Meniscus Repair

Meniscus repair is the most common arthroscopic procedure for the knee. A meniscus tear is also the most common injury seen in the knee. This usually occurs with a twist of the joint. Patients usually experience a pop and pain. Other tears occur as patients age.  These degenerative tears may occur with less of a traumatic event. There is often swelling in the joint. Many patients get better treated conservatively with icing, anti-inflammatories, rest and slow return to activities. If you don’t get better, an MRI scan would be helpful to show if a tear is present. The meniscus can tear in many different ways.
Meniscus Tears: Understand your MRI results
Meniscus Tear
Arthroscopic view of a meniscus tear
Meniscal Tear
After arthroscopic removal of torn meniscal tissue

What is the procedure for a meniscal repair ?

Surgical treatment is performed as an outpatient. A general anesthetic is used.  Advanced arthroscopic techniques are utilized. Under a general anesthetic, three very small incisions are made around the knee.  The entire joint is carefully assessed.  Each area of the joint is carefully reviewed for any treatments that are appropriate. A meniscus tear can be easily visualized. Every meniscal tear is different. Some are repaired by trimming away a small piece of unstable tissue. Others are repaired by placing suture into the meniscus and allowing the meniscus tear to heal.  Small instruments are used through these small incisions that can trim away tissue or allow placement of sutures into the meniscus.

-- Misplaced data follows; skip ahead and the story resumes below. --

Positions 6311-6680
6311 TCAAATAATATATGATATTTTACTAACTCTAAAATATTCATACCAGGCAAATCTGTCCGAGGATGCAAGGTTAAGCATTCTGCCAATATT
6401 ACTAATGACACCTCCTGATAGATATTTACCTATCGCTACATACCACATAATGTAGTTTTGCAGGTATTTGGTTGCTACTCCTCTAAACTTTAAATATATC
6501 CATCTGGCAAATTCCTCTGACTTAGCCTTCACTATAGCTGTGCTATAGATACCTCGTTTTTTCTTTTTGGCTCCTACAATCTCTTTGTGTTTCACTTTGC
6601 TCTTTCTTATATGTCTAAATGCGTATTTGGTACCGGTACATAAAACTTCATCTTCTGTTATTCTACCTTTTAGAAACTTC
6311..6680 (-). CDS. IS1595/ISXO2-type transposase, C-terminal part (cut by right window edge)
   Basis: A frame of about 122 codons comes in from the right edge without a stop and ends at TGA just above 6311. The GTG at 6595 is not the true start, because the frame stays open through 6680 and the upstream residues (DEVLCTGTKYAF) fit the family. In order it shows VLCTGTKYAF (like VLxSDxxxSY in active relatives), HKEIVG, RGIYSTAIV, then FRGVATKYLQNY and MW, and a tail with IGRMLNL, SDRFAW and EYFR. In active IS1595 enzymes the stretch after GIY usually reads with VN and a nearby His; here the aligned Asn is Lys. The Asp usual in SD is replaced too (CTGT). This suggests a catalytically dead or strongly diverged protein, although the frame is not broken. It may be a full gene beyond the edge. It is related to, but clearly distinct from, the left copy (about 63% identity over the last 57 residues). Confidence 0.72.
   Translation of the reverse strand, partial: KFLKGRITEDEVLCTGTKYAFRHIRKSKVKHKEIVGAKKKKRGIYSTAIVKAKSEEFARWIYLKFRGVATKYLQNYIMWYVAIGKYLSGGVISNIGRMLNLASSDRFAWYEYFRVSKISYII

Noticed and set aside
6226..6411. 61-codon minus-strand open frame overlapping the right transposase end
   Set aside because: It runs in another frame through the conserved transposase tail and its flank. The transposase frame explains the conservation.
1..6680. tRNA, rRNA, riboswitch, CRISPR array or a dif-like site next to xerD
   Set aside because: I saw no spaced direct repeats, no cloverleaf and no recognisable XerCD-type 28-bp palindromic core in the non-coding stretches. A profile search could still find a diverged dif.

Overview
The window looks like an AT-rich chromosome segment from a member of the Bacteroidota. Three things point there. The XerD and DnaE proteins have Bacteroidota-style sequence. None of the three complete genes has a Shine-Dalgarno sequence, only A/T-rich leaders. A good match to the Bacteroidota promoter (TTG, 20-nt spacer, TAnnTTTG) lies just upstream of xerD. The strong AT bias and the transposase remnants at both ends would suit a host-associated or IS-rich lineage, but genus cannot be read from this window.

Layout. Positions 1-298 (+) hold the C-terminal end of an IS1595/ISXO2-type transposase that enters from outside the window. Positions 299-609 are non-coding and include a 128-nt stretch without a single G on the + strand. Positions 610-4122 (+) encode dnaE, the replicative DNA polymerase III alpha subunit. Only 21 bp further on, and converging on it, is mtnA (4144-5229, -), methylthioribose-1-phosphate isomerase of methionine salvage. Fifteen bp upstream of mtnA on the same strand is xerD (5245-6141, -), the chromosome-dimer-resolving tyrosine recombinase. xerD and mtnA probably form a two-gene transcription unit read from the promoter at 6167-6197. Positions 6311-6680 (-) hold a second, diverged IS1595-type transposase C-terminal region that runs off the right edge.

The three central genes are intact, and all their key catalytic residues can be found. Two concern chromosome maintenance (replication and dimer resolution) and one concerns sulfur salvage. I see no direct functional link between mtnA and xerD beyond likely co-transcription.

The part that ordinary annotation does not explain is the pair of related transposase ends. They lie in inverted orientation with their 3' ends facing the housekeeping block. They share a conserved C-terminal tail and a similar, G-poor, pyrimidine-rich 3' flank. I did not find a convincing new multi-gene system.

What is the procedure for meniscal root repair ?

Tears of the meniscal root are a specialized kind of tear.  This tear makes the entire meniscus non-functional if not treated properly.  Some are best treated by removing a portion of the meniscus, and some with repair of the root region. Learn more about this on my blog post on meniscal root tears. 

Meniscal root tear

Rehabilitation after meniscal repair

There are usually no significant restrictions placed during the first few weeks after surgery, allowing patients to walk and slowly return to normal activities.  If a true repair using suture is performed, most patients use crutches for 4 weeks and limit the bending of the knee to prevent damaging the repaired area.  Physical therapy is usually helpful to guide you during the recovery process.